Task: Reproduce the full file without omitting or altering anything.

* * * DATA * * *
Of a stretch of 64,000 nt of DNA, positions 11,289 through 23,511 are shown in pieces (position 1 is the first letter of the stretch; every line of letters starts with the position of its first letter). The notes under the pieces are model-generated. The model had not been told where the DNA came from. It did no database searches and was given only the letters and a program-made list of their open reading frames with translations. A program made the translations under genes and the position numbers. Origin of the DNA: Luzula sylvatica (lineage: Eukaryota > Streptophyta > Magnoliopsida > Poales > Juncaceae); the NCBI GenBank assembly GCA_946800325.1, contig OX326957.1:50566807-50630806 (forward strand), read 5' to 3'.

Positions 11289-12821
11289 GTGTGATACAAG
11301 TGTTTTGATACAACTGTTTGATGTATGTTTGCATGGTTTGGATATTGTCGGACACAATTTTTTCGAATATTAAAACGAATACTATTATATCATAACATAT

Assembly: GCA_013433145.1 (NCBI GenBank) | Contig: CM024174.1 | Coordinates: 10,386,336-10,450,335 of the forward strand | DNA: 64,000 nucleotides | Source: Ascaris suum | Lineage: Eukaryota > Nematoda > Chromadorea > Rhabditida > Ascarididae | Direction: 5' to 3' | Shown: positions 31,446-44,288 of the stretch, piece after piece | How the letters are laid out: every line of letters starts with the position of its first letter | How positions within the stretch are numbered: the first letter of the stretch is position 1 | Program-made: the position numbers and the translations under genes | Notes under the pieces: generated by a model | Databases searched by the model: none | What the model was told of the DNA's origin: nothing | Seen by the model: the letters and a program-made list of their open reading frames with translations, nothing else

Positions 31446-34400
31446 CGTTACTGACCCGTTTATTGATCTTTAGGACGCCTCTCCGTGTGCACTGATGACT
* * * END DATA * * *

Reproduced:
Of a stretch of 64,000 nt of DNA, positions 11,289 through 23,511 are shown in pieces (position 1 is the first letter of the stretch; every line of letters starts with the position of its first letter). The notes under the pieces are model-generated. The model had not been told where the DNA came from. It did no database searches and was given only the letters and a program-made list of their open reading frames with translations. A program made the translations under genes and the position numbers. Origin of the DNA: Luzula sylvatica (lineage: Eukaryota > Streptophyta > Magnoliopsida > Poales > Juncaceae); the NCBI GenBank assembly GCA_946800325.1, contig OX326957.1:50566807-50630806 (forward strand), read 5' to 3'.

Positions 11289-12821
11289 GTGTGATACAAG
11301 TGTTTTGATACAACTGTTTGATGTATGTTTGCATGGTTTGGATATTGTCGGACACAATTTTTTCGAATATTAAAACGAATACTATTATATCATAACATAT

Assembly: GCA_013433145.1 (NCBI GenBank) | Contig: CM024174.1 | Coordinates: 10,386,336-10,450,335 of the forward strand | DNA: 64,000 nucleotides | Source: Ascaris suum | Lineage: Eukaryota > Nematoda > Chromadorea > Rhabditida > Ascarididae | Direction: 5' to 3' | Shown: positions 31,446-44,288 of the stretch, piece after piece | How the letters are laid out: every line of letters starts with the position of its first letter | How positions within the stretch are numbered: the first letter of the stretch is position 1 | Program-made: the position numbers and the translations under genes | Notes under the pieces: generated by a model | Databases searched by the model: none | What the model was told of the DNA's origin: nothing | Seen by the model: the letters and a program-made list of their open reading frames with translations, nothing else

Positions 31446-34400
31446 CGTTACTGACCCGTTTATTGATCTTTAGGACGCCTCTCCGTGTGCACTGATGACT